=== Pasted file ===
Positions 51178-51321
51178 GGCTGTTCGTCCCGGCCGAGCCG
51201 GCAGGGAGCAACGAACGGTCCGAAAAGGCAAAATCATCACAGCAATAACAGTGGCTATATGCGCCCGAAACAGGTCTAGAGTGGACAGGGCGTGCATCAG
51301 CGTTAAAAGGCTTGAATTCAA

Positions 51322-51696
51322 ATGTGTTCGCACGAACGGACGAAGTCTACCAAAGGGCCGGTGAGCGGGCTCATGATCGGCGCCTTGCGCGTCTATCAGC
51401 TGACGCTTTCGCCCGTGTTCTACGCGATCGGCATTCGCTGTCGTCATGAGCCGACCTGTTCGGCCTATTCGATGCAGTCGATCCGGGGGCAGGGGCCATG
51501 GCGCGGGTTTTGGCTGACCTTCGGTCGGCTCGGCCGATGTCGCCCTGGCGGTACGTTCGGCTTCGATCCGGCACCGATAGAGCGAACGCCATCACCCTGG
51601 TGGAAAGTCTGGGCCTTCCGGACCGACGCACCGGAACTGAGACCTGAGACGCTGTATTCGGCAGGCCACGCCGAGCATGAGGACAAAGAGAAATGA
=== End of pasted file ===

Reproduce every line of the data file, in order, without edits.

Positions 51178-51321
51178 GGCTGTTCGTCCCGGCCGAGCCG
51201 GCAGGGAGCAACGAACGGTCCGAAAAGGCAAAATCATCACAGCAATAACAGTGGCTATATGCGCCCGAAACAGGTCTAGAGTGGACAGGGCGTGCATCAG
51301 CGTTAAAAGGCTTGAATTCAA

Positions 51322-51696
51322 ATGTGTTCGCACGAACGGACGAAGTCTACCAAAGGGCCGGTGAGCGGGCTCATGATCGGCGCCTTGCGCGTCTATCAGC
51401 TGACGCTTTCGCCCGTGTTCTACGCGATCGGCATTCGCTGTCGTCATGAGCCGACCTGTTCGGCCTATTCGATGCAGTCGATCCGGGGGCAGGGGCCATG
51501 GCGCGGGTTTTGGCTGACCTTCGGTCGGCTCGGCCGATGTCGCCCTGGCGGTACGTTCGGCTTCGATCCGGCACCGATAGAGCGAACGCCATCACCCTGG
51601 TGGAAAGTCTGGGCCTTCCGGACCGACGCACCGGAACTGAGACCTGAGACGCTGTATTCGGCAGGCCACGCCGAGCATGAGGACAAAGAGAAATGA